Aaron Vanderpoel

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Aaron Vanderpoel (February 5, 1799 - July 18, 1870) was a U.S. Representative from New York.

Born in Kinderhook, New York, Vanderpoel pursued classical studies, and later studied law. He was admitted to the bar in 1820 and commenced practice in Kinderhook, New York. He served as member of the New York State Assembly, 1826-1830.

Vanderpoel was elected as a Jacksonian to the Twenty-third and Twenty-fourth Congresses (March 4, 1833-March 3, 1837). He was an unsuccessful candidate for reelection in 1836 to the Twenty-fifth Congress.

Vanderpoel was elected as a Democrat to the Twenty-sixth Congress (March 4, 1839-March 3, 1841). He retired from Congress and settled in New York City. He served as judge of the superior court 1842-1850. He died in New York City July 18, 1870. He was interred in Woodlawn Cemetery.

He married first on 3 September, 1821, Harriet Baldwin, daughter of Jesse Baldwin and Margaretta de Hart; secondly on 2 Apr 1839, Ellen McBride.

Judge Aaron Van der Poel was the sixth and last child of Isaac Van der Poel and Moyca Huyck. He was born in Kinderhook, Columbia County, New York, February 5, 1799, and died in New York City, July 18, 1870.

In 1811, he went to live with his older brother, Judge James Van der Poel, in the same village, and there began his classical studies, continuing them under Levi Gleason, a celebrated teacher in his day. He took up the study of law in 1816 in his brother's office, and was admitted to the bar in 1820, at the time of his coming of age. Thereupon he formed a professional connection with his brother, the firm of young and energetic lawyers meeting with success.

He took considerable interest in politics, and was active as a Democrat. In 1824 he was elected to the assembly, and again in 1828 and 1829. John Van Buren was at this time a student in his office, and later married his niece. In 1832 he was elected to the twenty-third session of congress, and received endorsement of his efforts by re-election to the twenty-fourth and twenty-sixth, the years being 1832, 1834, and 1838 that he served in Washington. This was during a period of unexampled interest ad excitement, throughout which he was a firm supporter of the administration, having the full confidence of Presidents Andrew Jackson and Martin Van Buren, for of both of whom he was a warm personal as well as political friend, the latter president coming from his home town, Kinderhook. This can be verified more fully by reference to the files of the congressional debates.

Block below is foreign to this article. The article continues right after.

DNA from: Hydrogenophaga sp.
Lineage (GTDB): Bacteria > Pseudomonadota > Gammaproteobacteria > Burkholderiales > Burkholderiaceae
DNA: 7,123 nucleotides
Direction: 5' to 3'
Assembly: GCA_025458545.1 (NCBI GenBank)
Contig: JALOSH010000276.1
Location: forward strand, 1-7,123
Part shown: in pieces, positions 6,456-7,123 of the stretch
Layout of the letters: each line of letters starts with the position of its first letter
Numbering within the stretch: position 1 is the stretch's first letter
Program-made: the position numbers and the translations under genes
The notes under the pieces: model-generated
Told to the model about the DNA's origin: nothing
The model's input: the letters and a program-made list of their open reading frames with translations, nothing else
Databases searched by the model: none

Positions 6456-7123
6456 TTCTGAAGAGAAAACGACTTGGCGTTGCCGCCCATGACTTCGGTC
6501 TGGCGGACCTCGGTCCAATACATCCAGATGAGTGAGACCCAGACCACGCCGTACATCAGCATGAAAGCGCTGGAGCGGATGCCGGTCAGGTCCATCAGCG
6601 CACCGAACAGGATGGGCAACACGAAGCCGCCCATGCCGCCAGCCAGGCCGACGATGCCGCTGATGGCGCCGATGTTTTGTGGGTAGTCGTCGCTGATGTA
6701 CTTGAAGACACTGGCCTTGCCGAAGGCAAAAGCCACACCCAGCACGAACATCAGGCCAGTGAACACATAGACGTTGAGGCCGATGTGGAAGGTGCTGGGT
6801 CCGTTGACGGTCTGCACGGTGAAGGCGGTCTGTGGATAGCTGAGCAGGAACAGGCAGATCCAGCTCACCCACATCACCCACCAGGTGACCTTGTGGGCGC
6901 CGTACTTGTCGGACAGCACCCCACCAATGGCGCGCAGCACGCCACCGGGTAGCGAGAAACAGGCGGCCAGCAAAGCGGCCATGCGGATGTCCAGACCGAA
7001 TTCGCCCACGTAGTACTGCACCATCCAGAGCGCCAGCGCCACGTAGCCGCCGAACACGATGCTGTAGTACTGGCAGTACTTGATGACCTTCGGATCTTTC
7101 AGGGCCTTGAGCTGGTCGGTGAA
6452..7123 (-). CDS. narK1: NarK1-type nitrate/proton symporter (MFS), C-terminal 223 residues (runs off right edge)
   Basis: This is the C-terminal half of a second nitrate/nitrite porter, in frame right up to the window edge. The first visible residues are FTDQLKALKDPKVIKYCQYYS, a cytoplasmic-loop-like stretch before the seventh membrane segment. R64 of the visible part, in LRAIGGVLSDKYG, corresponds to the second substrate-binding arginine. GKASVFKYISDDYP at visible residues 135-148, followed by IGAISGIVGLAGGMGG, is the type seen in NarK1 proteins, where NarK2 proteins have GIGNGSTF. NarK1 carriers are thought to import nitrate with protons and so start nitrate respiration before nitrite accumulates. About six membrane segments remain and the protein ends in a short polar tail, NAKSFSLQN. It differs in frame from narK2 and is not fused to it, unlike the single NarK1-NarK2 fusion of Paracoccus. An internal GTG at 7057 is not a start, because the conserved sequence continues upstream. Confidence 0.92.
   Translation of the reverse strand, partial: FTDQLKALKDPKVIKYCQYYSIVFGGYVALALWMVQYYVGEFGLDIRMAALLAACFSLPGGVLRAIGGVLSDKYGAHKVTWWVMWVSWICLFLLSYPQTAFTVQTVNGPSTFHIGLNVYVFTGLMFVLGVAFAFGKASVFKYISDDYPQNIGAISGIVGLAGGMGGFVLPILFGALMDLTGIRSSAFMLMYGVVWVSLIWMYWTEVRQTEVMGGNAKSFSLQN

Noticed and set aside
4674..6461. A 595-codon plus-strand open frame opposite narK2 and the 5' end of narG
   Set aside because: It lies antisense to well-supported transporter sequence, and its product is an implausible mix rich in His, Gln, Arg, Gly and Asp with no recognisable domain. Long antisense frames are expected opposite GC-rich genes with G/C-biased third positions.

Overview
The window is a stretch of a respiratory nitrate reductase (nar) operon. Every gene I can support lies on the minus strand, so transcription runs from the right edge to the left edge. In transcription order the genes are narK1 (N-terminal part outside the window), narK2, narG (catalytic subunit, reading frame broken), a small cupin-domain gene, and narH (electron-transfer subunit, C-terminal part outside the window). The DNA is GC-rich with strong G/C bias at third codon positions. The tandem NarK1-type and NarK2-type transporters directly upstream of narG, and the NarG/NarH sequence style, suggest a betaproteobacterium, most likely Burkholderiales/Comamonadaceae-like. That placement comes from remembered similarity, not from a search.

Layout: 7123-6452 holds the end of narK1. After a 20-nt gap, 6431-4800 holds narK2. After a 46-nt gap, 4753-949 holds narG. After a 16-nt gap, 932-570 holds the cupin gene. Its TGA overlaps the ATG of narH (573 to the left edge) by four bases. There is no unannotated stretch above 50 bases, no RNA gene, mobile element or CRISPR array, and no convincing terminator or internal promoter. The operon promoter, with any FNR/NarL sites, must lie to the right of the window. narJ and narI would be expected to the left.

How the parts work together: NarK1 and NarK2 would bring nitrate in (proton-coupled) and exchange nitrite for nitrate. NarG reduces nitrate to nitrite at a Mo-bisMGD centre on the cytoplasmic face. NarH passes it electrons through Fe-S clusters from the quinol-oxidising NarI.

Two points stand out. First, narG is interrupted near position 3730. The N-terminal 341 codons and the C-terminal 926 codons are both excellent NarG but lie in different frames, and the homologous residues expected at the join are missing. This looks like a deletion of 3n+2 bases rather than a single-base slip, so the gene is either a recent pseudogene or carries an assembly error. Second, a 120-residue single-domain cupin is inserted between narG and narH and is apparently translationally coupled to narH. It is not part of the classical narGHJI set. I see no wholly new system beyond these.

After his third congressional term he resumed the practice of law in New York, where his ability won for him high honor at the bar and great respect amongst his confreres. He was appointed a justice of the superior court of New York City in 1843, was re-elected in 1847, and served until January 1, 1850, in all for seven years. The first and second volumes of Sandford's Superior Court Records contain many of his opinions and judgments.

He was a member of the Dutch Reformed Church, as had been his ancestors for generations back to the time of their coming to this country; but later was a member of St. George's Episcopal Church in New York City. He traveled abroad, following his marriage, and on returning built his house at No. 114 East Sixteenth Street.

Judge Aaron Van der Poel married (first), September 3, 1821, Harriet Baldwin, who died in April, 1837, without issue. He married (second), April 2, 1839, Ellen McBride, who was born in New York City, August 14, 1815, and died there December 26, 1891. She was the daughter of James McBride and Hannah Savage, the latter born in Spencertown, New York.

Children, born in New York City: 1. James McBride, born August 2, 1840, died there, December 27, 1860. 2. John A., born August 22, 1842, died there, April 12, 1866. 3. Aaron Ernest, born February 20, 1846, died there, September 26, 1898.

"One of Marie's sisters married the well known lawyer, Judge Aaron Vanderpoel of New York. While in Congress, Mr. Vanderpoel was one day called the "Kinderhook Roarer," which, as often happens, clung to him through life. When I was taken to see him as a child, I remember him as the mildest of white-haired old men, and much interested in Charles' little girl. The family now spell their name in various ways as regards capitals."

  • Katherine Adelia Foote